No maintenance required

Most people dream of installing devices that once they are in place not much more is ever required for them to keep doing their job. That is exactly the type of device that you get when you use a water descaler to help control limescale buildup around your home.

Environmentally friendly

Since they do not require a wastewater cycle or use any type of chemicals in their working process, water descalers are much more environmentally friendly than their wastewater-producing water softener counterparts.

Long term use may remove older scale buildup from pipes

Newly converted hard water-causing minerals remain positively charged as they travel through your plumbing. Some of this energy is transferred to existing scale deposits that are found inside your plumbing. This may cause some of them to fall off your plumbing pipes and fixtures.

Disadvantages

Not a complete hard water solution

The biggest drawback to choosing a water descaler over a water softener is they simply change hard water particles to prevent them from causing limescale, they do not actually remove them. So many other hard water-related problems are not addressed by water descalers.

No measurable results

It was mentioned above that water descalers do not remove hard water-causing particles. That means if you go to test your tap water it will still test out as being hard water. That will make it extremely difficult for you to gauge your water descaler’s effectiveness.

What is a Water Softener?

You can see the top water softener models here.

How it Works

Unlike with descalers, there is only one type of water softener. Even though there are different types of water softener setups, they all still work the same. Each water softener uses a two-tank system. One tank has resin beads inside of it and the other contains a brine (salt) mixture.

These systems work based on a principle that’s known as ‘ion exchange’. When the brine mixture is added to the resin tank in the system, the positively charged sodium ions stick to the negatively charged resin beads inside of it. Next, the incoming water line which contains hard water-causing particles comes into the system.

The particles that are found in hard water also have a positive charge to them and it’s a stronger positive charge that is found in the sodium particles. So, when the incoming hard water contacts the resin beads, the hard water particles dislodge the weaker charged sodium particles and stick to the resin beads.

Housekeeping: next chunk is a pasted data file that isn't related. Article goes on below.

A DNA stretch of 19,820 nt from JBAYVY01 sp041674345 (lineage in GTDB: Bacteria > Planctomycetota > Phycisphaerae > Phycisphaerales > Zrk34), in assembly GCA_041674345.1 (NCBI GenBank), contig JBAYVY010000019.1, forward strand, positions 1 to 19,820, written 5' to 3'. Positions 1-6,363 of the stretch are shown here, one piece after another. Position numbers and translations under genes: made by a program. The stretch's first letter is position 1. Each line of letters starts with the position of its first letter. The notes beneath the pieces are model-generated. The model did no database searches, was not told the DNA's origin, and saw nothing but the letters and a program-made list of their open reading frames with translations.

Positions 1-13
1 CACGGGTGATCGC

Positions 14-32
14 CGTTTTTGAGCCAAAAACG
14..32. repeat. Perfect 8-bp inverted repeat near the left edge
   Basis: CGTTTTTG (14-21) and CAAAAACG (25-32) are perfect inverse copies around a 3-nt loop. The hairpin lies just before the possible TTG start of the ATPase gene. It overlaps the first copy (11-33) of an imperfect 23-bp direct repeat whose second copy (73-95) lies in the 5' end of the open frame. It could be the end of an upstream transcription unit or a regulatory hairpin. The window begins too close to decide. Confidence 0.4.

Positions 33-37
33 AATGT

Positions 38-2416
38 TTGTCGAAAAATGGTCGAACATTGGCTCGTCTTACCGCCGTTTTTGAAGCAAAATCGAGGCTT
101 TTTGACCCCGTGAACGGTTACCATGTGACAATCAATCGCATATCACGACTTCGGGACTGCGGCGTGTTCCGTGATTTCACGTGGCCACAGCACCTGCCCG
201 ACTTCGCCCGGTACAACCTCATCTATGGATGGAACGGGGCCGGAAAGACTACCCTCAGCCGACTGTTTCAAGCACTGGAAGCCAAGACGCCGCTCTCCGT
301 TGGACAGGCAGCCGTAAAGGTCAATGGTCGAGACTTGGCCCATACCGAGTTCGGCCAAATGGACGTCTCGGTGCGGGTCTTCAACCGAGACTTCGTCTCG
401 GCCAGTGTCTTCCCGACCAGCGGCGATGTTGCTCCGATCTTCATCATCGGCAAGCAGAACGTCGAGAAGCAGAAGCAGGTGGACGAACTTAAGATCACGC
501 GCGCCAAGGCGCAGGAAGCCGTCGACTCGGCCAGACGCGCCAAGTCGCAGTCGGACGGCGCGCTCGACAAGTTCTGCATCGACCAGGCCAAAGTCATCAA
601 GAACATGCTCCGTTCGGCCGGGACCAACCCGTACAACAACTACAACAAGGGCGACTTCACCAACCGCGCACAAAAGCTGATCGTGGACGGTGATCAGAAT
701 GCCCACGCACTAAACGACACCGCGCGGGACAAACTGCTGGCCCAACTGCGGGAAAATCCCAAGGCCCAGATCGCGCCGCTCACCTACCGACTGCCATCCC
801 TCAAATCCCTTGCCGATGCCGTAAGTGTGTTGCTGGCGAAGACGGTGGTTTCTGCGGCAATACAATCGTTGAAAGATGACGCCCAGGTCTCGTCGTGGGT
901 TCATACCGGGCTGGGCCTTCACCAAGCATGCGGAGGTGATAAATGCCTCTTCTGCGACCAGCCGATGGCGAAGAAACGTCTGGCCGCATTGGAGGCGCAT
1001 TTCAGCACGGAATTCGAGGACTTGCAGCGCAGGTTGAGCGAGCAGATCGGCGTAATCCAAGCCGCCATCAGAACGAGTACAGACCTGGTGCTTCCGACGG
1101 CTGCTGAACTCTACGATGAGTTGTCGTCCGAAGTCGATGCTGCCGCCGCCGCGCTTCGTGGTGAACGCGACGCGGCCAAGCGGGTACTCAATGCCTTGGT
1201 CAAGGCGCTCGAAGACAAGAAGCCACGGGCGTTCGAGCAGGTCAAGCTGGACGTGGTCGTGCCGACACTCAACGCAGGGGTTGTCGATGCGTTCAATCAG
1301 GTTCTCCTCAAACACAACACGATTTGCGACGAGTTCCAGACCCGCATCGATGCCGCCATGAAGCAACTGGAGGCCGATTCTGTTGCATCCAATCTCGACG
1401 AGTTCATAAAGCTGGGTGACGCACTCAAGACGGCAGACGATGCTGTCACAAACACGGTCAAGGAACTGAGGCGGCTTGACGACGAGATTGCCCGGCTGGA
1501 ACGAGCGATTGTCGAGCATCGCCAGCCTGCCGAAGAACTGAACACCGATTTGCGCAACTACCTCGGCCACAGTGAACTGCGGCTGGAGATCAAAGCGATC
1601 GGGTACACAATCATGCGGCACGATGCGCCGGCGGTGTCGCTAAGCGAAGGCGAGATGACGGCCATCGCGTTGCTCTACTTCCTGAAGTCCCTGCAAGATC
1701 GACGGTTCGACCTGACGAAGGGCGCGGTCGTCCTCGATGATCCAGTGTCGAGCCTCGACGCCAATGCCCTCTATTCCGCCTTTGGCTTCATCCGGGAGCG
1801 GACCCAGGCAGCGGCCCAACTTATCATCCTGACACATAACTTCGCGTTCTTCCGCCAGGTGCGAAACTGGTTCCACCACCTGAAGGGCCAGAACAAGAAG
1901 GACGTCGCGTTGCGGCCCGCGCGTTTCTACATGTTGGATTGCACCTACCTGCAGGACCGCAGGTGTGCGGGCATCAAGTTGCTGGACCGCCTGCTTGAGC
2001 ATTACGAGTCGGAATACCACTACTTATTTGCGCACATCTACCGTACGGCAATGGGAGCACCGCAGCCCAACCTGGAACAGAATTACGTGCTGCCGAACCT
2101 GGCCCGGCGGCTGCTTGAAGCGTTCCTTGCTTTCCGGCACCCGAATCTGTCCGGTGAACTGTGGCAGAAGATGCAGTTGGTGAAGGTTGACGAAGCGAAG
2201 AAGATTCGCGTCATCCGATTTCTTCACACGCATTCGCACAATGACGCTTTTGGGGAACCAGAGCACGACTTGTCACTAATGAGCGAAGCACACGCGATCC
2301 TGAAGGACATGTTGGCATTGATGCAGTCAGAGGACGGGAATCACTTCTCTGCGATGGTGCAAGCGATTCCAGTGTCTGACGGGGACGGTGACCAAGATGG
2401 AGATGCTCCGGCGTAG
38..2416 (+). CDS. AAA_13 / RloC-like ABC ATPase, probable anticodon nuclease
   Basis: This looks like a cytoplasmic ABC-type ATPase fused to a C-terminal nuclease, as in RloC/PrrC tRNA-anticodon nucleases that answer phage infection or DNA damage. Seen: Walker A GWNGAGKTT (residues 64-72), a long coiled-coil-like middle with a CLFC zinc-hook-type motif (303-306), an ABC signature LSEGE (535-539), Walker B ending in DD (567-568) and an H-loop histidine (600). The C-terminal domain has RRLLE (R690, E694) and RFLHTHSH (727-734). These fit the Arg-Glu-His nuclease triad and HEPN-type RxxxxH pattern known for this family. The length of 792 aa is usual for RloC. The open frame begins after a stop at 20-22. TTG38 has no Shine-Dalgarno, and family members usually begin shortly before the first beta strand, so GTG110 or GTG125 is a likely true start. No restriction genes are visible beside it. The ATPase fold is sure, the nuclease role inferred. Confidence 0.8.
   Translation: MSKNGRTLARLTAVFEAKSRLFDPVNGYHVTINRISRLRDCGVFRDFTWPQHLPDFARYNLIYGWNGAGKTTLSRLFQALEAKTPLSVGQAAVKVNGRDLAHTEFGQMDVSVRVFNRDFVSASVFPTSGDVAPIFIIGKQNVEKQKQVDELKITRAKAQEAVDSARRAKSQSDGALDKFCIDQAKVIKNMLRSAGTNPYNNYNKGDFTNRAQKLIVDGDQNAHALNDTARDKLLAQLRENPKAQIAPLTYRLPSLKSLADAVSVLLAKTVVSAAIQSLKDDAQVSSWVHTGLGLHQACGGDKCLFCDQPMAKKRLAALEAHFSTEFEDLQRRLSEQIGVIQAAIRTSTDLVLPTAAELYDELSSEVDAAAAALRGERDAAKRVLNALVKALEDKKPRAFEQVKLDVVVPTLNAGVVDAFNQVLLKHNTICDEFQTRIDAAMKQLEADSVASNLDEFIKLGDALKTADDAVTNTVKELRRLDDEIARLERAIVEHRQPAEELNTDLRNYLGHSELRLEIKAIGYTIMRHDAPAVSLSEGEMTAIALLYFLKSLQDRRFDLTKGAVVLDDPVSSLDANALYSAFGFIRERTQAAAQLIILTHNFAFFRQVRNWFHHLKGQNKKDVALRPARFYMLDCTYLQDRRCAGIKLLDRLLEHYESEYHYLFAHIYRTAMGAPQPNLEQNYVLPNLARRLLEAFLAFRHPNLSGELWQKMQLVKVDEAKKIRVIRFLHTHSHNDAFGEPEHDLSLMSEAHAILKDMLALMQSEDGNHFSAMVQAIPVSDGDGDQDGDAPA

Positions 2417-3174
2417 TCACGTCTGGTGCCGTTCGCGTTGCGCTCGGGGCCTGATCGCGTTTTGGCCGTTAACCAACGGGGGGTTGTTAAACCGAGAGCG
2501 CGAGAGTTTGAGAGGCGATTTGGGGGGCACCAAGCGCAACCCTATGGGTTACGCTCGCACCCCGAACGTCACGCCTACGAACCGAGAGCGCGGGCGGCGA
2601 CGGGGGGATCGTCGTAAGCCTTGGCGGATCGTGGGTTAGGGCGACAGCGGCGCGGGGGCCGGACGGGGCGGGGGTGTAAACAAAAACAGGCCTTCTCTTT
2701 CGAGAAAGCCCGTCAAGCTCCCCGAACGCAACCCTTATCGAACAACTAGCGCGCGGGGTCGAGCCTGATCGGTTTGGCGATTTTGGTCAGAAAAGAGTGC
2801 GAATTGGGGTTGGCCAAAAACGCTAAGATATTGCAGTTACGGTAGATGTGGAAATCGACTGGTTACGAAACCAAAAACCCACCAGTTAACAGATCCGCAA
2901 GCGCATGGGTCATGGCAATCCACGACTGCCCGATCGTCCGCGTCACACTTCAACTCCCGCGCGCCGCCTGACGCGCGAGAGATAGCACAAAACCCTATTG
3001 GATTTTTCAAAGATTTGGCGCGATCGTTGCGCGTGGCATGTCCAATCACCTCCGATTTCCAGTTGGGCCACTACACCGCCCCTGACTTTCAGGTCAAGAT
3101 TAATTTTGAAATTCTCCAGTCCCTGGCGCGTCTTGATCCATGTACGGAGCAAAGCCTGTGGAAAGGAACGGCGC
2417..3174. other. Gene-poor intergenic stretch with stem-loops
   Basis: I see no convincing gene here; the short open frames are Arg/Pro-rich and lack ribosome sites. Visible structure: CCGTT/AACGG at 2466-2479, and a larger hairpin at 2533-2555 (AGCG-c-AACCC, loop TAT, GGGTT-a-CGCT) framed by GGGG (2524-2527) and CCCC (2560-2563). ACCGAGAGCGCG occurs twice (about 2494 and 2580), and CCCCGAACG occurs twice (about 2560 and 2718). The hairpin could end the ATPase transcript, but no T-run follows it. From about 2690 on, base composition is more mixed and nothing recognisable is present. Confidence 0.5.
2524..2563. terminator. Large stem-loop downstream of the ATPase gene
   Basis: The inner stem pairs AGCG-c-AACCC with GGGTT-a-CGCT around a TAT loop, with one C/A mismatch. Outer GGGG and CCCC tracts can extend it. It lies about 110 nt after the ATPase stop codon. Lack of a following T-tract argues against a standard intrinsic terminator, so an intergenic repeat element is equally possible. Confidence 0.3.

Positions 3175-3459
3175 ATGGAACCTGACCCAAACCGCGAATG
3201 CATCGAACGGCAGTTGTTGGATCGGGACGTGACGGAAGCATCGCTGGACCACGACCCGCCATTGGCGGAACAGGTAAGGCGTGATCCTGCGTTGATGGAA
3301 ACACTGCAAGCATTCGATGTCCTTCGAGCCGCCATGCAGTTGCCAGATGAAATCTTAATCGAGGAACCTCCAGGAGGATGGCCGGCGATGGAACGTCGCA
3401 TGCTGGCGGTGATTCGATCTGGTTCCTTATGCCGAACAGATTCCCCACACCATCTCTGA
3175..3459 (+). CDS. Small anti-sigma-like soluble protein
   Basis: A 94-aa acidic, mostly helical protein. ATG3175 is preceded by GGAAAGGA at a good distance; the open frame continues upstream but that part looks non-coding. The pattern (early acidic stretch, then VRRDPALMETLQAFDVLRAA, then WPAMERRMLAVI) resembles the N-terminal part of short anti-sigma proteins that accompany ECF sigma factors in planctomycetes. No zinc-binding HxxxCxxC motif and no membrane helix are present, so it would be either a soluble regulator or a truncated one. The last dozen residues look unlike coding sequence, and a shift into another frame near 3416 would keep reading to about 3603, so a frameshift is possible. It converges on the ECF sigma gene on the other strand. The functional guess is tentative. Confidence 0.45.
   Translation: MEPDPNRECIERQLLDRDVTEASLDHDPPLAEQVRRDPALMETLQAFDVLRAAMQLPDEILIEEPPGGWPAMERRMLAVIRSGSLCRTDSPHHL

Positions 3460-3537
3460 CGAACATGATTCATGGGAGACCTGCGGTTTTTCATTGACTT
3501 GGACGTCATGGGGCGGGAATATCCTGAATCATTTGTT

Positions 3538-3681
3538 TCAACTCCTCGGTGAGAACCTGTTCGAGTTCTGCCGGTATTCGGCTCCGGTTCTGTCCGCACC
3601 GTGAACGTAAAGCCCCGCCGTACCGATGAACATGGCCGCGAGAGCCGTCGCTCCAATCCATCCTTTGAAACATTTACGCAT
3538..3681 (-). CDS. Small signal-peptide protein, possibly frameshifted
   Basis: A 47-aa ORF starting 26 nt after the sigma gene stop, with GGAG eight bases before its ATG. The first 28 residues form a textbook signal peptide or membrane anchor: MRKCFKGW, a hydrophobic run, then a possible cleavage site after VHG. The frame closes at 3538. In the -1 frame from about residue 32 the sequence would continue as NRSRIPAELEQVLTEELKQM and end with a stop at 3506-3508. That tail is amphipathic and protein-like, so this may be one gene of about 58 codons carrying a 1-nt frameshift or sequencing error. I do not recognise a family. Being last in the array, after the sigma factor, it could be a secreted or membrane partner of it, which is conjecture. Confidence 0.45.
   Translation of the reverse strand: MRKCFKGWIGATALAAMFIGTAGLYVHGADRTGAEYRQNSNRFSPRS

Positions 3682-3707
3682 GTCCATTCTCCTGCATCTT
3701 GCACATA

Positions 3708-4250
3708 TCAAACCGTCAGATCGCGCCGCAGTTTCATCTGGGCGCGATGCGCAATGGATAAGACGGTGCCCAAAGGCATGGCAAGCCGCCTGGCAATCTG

This completely removes calcium, magnesium, and other hard water particles from your tap water. The softer water (including the dislodged sodium particles) then travels into your home’s plumbing system to supply your household water needs.

Here is a great explanation of how water softeners work from a reputable company that has manufactured them for many decades.

Advantages

They offer a total hard water solution

Unlike water descalers, water softeners are designed to totally remove hard water compounds from household water. This is by far the biggest advantage that you get when you choose to go with a water softener over a water descaler. They simply outperform water descalers and that’s why millions of homes across America use them.

You will use less water

Before your water softener was installed, even simple tasks such as using soap to clean yourself and shampooing your hair took longer because you had difficulty making lather. It may not seem like much, but saving a gallon or two of water each time you take a shower adds up to a substantial amount of water savings in a year.

Your tap water will have a ‘softer’ feel to it

Although the word ‘softener’ in water softener was more of a reference to how this water treatment device impacts hard water problems, you will actually feel a difference as to the texture and feel of your water if you have one installed on your incoming plumbing line.

Disadvantages

Here are some traits of water softeners that may make you hesitate to purchase them:

Require maintenance

A water softener is not a maintenance-free water treatment device. Salt has to be periodically added to them to keep them working and if they have a sediment filter, that will have to be cleaned out too. These are maintenance tasks that need to be done every one or two months.